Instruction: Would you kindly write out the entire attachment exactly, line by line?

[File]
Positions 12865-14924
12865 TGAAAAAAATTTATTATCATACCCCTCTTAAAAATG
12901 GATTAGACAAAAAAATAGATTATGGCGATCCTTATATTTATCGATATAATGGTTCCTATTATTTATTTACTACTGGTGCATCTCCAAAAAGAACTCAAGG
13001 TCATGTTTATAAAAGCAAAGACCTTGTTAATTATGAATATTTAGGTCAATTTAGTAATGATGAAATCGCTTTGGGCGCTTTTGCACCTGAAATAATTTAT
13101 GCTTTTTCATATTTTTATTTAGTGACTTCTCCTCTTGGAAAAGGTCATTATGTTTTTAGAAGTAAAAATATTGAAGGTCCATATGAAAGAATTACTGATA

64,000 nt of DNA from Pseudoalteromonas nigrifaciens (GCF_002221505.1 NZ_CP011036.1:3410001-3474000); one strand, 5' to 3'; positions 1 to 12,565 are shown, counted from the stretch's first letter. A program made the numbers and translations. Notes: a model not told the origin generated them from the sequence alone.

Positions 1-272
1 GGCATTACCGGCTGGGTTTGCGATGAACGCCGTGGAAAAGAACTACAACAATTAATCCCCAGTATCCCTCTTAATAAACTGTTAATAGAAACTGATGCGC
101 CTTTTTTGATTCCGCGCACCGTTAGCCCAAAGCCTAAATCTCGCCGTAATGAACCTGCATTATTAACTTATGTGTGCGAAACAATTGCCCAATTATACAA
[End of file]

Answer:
Positions 12865-14924
12865 TGAAAAAAATTTATTATCATACCCCTCTTAAAAATG
12901 GATTAGACAAAAAAATAGATTATGGCGATCCTTATATTTATCGATATAATGGTTCCTATTATTTATTTACTACTGGTGCATCTCCAAAAAGAACTCAAGG
13001 TCATGTTTATAAAAGCAAAGACCTTGTTAATTATGAATATTTAGGTCAATTTAGTAATGATGAAATCGCTTTGGGCGCTTTTGCACCTGAAATAATTTAT
13101 GCTTTTTCATATTTTTATTTAGTGACTTCTCCTCTTGGAAAAGGTCATTATGTTTTTAGAAGTAAAAATATTGAAGGTCCATATGAAAGAATTACTGATA

64,000 nt of DNA from Pseudoalteromonas nigrifaciens (GCF_002221505.1 NZ_CP011036.1:3410001-3474000); one strand, 5' to 3'; positions 1 to 12,565 are shown, counted from the stretch's first letter. A program made the numbers and translations. Notes: a model not told the origin generated them from the sequence alone.

Positions 1-272
1 GGCATTACCGGCTGGGTTTGCGATGAACGCCGTGGAAAAGAACTACAACAATTAATCCCCAGTATCCCTCTTAATAAACTGTTAATAGAAACTGATGCGC
101 CTTTTTTGATTCCGCGCACCGTTAGCCCAAAGCCTAAATCTCGCCGTAATGAACCTGCATTATTAACTTATGTGTGCGAAACAATTGCCCAATTATACAA